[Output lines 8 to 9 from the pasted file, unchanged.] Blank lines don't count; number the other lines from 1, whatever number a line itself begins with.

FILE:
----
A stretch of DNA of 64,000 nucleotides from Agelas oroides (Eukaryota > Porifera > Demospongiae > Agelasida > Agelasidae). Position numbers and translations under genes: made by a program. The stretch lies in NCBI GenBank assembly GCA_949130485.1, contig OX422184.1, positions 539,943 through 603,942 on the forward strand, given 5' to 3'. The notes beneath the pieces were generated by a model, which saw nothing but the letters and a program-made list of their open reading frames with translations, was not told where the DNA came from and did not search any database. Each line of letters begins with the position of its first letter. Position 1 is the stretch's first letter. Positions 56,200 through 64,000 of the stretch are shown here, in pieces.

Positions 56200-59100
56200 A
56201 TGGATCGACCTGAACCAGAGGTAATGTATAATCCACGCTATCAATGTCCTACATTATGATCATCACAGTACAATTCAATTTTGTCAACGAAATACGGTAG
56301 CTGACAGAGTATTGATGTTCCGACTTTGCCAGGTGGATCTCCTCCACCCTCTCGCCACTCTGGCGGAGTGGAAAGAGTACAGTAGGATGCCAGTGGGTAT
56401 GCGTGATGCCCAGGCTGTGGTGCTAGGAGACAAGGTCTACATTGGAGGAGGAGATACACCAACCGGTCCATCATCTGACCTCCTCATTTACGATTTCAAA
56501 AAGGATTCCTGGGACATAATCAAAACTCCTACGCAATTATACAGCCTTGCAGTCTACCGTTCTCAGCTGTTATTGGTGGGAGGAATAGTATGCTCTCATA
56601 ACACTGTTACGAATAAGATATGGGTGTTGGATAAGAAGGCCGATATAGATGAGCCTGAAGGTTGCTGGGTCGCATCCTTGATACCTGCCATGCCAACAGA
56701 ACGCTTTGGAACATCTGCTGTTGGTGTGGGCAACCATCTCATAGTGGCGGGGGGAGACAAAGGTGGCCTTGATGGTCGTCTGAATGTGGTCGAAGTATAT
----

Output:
56601 ACACTGTTACGAATAAGATATGGGTGTTGGATAAGAAGGCCGATATAGATGAGCCTGAAGGTTGCTGGGTCGCATCCTTGATACCTGCCATGCCAACAGA
56701 ACGCTTTGGAACATCTGCTGTTGGTGTGGGCAACCATCTCATAGTGGCGGGGGGAGACAAAGGTGGCCTTGATGGTCGTCTGAATGTGGTCGAAGTATAT